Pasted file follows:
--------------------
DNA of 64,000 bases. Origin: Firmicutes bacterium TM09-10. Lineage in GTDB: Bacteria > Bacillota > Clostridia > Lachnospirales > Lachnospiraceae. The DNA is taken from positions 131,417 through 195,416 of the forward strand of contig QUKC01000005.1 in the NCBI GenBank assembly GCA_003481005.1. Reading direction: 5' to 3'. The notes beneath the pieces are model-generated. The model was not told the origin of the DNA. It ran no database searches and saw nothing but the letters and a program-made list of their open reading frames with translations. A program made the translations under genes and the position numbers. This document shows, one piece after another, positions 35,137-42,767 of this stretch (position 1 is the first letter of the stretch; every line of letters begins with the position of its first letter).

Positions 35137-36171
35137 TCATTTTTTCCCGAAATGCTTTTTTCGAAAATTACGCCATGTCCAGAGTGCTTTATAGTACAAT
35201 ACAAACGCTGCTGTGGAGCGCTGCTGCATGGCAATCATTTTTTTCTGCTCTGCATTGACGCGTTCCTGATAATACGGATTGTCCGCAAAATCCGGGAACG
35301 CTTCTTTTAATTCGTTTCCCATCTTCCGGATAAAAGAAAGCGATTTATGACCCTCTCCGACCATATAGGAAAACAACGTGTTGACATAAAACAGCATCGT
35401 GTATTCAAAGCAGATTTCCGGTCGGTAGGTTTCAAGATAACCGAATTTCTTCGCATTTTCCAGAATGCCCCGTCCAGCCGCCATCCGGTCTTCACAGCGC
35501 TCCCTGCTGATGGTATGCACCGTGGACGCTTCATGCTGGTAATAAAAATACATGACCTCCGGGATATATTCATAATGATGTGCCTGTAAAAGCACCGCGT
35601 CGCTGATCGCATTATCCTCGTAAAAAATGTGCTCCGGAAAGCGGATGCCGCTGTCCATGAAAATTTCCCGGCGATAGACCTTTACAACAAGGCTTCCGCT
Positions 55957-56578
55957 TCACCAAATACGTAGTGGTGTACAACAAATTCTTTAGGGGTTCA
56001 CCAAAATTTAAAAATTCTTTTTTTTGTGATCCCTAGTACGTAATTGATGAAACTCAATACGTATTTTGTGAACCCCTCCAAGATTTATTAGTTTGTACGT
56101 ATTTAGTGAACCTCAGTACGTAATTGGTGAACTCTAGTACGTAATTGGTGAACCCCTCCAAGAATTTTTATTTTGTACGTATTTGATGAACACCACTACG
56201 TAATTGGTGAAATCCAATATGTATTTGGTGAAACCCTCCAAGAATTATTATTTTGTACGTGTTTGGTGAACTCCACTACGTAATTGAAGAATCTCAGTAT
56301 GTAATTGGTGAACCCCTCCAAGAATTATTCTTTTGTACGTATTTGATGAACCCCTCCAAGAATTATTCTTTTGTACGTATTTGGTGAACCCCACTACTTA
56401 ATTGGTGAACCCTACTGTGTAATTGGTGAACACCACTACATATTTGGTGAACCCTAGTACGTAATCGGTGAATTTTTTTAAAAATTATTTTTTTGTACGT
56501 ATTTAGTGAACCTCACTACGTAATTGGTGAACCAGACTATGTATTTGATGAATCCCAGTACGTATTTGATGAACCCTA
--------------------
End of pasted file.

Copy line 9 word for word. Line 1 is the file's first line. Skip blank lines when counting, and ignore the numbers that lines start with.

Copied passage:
Positions 55957-56578